Most popular emojis in the Middle East reveal the region's romantic side

The use of positive emojis amid times of uncertainty 'point to the positive mindset' of the community, says Facebook

Hearts, kisses and a red rose all make Facebook's list of the top 10 most popular emojis in the Middle East. Getty Images
Hearts, kisses and a red rose all make Facebook'sΒ list of the top 10 most popular emojis in the Middle East. Getty Images

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Facebook has revealed the most popular emojis in the Mena region, and it seems we are a bunch of romantics.

Aside from the two variations of laughing crying emojis, the other eight are love-related. The black and red hearts both feature, the classic red in two varieties, as well as a shiny heart. Heart eyes, blowing a kiss and a red rose are also in the top 10. Sadly, but perhaps inevitably, the broken heart emoji completes the list.

Top 10 emojis in the Middle East 2020:

The top 10 most used emojis on Facebook. Courtesy Facebook 
The top 10 most used emojis on Facebook. Courtesy Facebook
  1. Face with tears of joy πŸ˜‚

  2. Red heart ❀️

  3. Black heart πŸ–€

  4. Smiling face with heart-eyes 😍

  5. Rolling on the floor laughing 🀣

  6. Face blowing a kiss 😘

  7. Rose 🌹

  8. Sparkling heart πŸ’–

  9. Heart suit (β™₯️)

  10. Broken heart (πŸ’”)

Most popular emojis by country: UAE, Saudi Arabia, Egypt, Lebanon, Morocco, and Algeria

The social media site has also broken its data down by country, to reveal its three most popular emojis. Every one of them has a heart and the classic crying laughing symbol somewhere in the top three.

UAE users favour two variations of the crying laughing emojis, with the red love heart; while Saudi Arabia's Facebook users lean towards the classic crying laughing emoji and a red heart, but also use the red rose.

Egypt, Lebanon and Morocco have an identical top three of the classic crying laughing emoji, red and black love hearts.

Of the six countries listed, Algeria is the only country to not have a red love heart in a podium position. The North African country's Facebook users plump for the laughter emoji, along with a black heart and red love-heart eyes.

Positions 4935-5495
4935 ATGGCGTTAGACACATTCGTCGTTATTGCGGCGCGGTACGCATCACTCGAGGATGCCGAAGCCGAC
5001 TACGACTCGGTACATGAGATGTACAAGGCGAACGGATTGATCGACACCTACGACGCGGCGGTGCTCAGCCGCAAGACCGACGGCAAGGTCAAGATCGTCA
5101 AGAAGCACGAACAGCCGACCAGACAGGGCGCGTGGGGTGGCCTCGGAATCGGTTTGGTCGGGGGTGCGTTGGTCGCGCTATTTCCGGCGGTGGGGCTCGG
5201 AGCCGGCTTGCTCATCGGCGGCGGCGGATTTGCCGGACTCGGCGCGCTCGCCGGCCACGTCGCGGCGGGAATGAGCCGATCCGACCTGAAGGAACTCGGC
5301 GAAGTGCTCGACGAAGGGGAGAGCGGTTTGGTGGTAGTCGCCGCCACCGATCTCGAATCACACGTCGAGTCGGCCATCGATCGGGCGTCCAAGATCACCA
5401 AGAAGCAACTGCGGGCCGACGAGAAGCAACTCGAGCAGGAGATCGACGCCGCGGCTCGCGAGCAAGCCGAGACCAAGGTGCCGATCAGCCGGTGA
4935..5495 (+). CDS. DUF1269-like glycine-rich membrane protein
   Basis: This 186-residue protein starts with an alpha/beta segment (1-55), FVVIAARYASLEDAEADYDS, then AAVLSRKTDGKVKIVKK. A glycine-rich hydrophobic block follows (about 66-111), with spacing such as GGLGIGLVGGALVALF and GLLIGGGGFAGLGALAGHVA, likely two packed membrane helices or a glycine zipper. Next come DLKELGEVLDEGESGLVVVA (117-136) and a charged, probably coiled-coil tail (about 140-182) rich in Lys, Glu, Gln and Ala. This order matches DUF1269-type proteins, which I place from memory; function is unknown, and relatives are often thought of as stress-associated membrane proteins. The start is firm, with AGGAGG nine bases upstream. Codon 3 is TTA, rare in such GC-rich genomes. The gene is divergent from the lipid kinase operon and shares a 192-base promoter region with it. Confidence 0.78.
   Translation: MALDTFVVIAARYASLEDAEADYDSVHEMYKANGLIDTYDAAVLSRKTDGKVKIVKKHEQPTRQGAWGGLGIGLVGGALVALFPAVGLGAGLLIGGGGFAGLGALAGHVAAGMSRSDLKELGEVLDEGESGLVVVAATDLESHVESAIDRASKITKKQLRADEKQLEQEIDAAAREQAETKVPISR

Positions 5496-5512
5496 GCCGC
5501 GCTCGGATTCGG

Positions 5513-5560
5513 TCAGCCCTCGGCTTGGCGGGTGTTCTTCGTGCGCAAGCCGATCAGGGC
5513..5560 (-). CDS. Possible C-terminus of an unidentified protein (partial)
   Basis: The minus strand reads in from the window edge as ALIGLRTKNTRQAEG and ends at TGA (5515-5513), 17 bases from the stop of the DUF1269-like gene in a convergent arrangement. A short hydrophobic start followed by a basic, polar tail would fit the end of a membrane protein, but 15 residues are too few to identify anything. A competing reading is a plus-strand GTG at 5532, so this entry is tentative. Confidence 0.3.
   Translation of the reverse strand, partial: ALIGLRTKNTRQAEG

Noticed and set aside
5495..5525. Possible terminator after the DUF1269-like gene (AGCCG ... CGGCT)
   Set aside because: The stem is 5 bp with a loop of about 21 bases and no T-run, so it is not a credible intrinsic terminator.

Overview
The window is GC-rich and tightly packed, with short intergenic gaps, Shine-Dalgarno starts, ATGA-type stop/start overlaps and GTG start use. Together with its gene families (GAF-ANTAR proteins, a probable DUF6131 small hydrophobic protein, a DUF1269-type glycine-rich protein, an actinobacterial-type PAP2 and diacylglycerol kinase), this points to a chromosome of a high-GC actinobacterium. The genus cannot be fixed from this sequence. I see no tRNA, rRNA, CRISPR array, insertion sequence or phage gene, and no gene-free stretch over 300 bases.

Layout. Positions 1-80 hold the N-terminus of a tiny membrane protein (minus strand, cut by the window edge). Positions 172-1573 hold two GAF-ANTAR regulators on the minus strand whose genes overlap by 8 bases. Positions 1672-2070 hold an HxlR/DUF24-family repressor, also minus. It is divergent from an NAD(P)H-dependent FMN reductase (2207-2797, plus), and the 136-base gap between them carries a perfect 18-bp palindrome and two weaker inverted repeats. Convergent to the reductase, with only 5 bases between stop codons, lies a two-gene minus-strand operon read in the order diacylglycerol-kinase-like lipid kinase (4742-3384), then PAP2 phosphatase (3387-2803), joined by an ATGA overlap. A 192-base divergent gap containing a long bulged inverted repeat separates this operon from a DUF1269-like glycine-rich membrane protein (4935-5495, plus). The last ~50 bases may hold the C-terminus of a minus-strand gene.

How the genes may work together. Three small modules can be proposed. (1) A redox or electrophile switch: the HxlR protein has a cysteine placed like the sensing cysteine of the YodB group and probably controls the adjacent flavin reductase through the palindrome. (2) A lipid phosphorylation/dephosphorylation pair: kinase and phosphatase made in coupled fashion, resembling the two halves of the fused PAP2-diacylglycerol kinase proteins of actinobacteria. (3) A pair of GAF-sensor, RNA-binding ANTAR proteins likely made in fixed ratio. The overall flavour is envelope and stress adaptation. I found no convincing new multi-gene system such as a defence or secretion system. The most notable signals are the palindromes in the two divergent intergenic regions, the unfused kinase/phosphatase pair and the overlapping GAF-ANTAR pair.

The most popular emojis by country in the Mena region. Courtesy Facebook 
The most popular emojis by country in the Mena region. Courtesy Facebook

A sign of the times, use of the face with medical mask emoji is also gaining popularity in the region, according to Facebook's data.

The site has seen it used in more than 3.4 million posts in Egypt and Algeria, 1.2m posts in Morocco, 900,000 posts in Saudi Arabia and 600,000 posts in the UAE.

During the coronavirus pandemic, the use of the medical mask emoji has increased. Courtesy Facebook 
During the coronavirus pandemic, use of the face with medical mask emoji has increased. Courtesy Facebook

In a bid to remain hopeful, Facebook's data concluded: "Yet, hearts and laughing smileys are still the most popular forms of expression, pointing to the positive mindset that still resides in communities even as we navigate unfamiliar and challenging times."

It was World Emoji Day on Friday. The expressive symbols date back to 1997, when a version was first developed by Japanese network carrier SoftBank. It released a set of 90 unique emojis, which were black and white pixelated line designs. The characters included the thumbs up, heart and smiley faces. Two years later, another Japanese telecom company, NTT Docomo, released 176 original emojis in colour.

Though emojis were used on webpages and online messaging over the years, it was in the 2010s that the use exploded, after a set of about 700 were internationally standardised in 2009 and Apple added an emoji keyboard to its operating system in 2011.

On Thursday, ahead of World Emoji Day, Apple announced it would be launching a boomerang, a ninja and a set of lungs among new 13 symbols.

However, it seems we may not get too many more.

β€œThe emoji keyboard has broadened in recent years,” Jeremy Burge, chief emoji officer at Emojipedia, said at the launch, in reference to several campaigns for the symbols to better reflect the diversity of their legion of users. β€œIt’s had skin tones added, nearly every emoji has a consistent set of three options for gender now, including a neutral option.”

β€œ[But] I don’t think anyone wants a keyboard that dramatically expands to tens of thousands of emojis,” he said. β€œI think the value comes from the fact that they are a limited set.”

Read more: Facebook launches new 'Hug' reaction button in response to coronavirus

Updated: March 15, 2021 11:56 AM

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